Baku, January 14, AZERTAC
Scientists, including those from the University of Colorado Boulder, have finally scaled the solar system's equivalent of the Rocky Mountain range, according to ScienceDaily.
In a study published in Nature Astronomy, researchers from the United States and Japan unveil the possible origins of our cosmic neighborhood's "Great Divide." This well-known schism may have separated the solar system just after the sun first formed.
The phenomenon is a bit like how the Rocky Mountains divide North America into east and west. On the one side are "terrestrial" planet, such as Earth and Mars. They are made up of fundamentally different types of materials than the more distant "jovians," such as Jupiter and Saturn.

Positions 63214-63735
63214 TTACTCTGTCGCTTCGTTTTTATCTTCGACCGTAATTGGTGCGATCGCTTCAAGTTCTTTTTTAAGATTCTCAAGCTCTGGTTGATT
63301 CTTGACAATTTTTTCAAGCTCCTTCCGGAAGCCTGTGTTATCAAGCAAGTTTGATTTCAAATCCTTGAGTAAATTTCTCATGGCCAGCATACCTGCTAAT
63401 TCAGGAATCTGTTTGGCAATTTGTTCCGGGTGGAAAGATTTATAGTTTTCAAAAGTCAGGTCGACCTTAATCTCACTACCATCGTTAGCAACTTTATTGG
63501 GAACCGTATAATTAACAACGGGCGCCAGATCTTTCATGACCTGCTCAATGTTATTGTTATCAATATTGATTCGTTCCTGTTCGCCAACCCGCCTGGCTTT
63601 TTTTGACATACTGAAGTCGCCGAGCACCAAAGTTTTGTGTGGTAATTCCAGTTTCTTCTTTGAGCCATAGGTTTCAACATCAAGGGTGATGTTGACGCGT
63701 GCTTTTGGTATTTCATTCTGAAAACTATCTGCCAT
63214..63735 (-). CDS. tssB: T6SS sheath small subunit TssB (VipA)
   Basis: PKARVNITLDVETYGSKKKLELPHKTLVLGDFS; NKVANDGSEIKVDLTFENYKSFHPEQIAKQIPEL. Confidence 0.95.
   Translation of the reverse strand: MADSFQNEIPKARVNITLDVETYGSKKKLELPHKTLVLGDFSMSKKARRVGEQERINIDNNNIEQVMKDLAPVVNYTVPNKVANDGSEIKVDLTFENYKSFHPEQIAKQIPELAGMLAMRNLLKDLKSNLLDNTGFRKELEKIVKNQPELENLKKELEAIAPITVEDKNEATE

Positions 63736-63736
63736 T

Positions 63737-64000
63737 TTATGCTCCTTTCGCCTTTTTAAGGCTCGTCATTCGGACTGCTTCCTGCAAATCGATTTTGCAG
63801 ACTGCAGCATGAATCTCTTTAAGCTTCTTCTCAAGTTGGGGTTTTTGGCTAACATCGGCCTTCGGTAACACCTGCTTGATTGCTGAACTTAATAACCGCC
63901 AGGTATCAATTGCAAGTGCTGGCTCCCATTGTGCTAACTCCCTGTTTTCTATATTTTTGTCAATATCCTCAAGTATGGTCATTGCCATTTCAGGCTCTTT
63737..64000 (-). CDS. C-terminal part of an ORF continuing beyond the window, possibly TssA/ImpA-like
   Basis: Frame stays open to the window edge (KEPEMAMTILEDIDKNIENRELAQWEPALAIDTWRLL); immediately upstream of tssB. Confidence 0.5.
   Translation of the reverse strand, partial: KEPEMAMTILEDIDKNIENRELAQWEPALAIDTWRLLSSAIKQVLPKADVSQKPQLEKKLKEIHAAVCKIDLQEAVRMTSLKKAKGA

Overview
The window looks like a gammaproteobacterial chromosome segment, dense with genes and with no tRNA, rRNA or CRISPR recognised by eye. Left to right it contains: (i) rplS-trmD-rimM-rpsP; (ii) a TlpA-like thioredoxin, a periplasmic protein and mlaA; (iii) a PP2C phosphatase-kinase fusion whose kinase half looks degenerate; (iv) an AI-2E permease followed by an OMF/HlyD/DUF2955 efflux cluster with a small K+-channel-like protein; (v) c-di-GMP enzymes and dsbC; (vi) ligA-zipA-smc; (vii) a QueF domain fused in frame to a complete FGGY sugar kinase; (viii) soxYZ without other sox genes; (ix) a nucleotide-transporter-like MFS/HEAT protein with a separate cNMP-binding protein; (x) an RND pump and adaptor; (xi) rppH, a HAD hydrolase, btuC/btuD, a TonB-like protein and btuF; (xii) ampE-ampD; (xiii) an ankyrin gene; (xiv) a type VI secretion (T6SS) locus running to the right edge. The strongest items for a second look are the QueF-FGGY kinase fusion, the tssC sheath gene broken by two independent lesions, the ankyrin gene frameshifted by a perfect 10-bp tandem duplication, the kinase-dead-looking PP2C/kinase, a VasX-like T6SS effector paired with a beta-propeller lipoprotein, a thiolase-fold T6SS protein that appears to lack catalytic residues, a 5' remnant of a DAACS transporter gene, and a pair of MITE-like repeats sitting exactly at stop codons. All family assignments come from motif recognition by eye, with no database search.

"The question is: How do you create this compositional dichotomy?" said lead author Ramon Brasser, a researcher at the Earth-Life Science Institute (ELSI) at the Tokyo Institute of Technology in Japan. "How do you ensure that material from the inner and outer solar system didn't mix from very early on in its history?"
Brasser and coauthor Stephen Mojzsis, a professor in CU Boulder's Department of Geological Sciences, think they have the answer, and it may just shed new light on how life originated on Earth.
The duo suggests that the early solar system was partitioned into at least two regions by a ring-like structure that formed a disk around the young sun. This disk might have held major implications for the evolution of planets and asteroids, and even the history of life on Earth.
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